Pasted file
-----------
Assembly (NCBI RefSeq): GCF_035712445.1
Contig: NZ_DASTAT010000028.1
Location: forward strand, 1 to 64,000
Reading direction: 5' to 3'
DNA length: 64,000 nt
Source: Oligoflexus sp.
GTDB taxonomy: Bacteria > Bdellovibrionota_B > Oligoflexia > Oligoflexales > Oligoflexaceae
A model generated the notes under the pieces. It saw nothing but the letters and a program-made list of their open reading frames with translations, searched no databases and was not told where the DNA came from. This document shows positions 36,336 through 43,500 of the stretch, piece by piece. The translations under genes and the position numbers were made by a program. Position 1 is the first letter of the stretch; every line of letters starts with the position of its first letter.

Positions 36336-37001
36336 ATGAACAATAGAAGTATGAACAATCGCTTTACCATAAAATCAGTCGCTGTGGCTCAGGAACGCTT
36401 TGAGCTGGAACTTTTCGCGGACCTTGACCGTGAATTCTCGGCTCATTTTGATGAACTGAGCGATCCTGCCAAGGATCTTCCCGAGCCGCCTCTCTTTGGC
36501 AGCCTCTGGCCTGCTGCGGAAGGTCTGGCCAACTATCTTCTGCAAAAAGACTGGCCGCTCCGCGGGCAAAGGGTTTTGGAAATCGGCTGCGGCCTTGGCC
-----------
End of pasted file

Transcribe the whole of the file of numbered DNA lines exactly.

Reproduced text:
Assembly (NCBI RefSeq): GCF_035712445.1
Contig: NZ_DASTAT010000028.1
Location: forward strand, 1 to 64,000
Reading direction: 5' to 3'
DNA length: 64,000 nt
Source: Oligoflexus sp.
GTDB taxonomy: Bacteria > Bdellovibrionota_B > Oligoflexia > Oligoflexales > Oligoflexaceae
A model generated the notes under the pieces. It saw nothing but the letters and a program-made list of their open reading frames with translations, searched no databases and was not told where the DNA came from. This document shows positions 36,336 through 43,500 of the stretch, piece by piece. The translations under genes and the position numbers were made by a program. Position 1 is the first letter of the stretch; every line of letters starts with the position of its first letter.

Positions 36336-37001
36336 ATGAACAATAGAAGTATGAACAATCGCTTTACCATAAAATCAGTCGCTGTGGCTCAGGAACGCTT
36401 TGAGCTGGAACTTTTCGCGGACCTTGACCGTGAATTCTCGGCTCATTTTGATGAACTGAGCGATCCTGCCAAGGATCTTCCCGAGCCGCCTCTCTTTGGC
36501 AGCCTCTGGCCTGCTGCGGAAGGTCTGGCCAACTATCTTCTGCAAAAAGACTGGCCGCTCCGCGGGCAAAGGGTTTTGGAAATCGGCTGCGGCCTTGGCC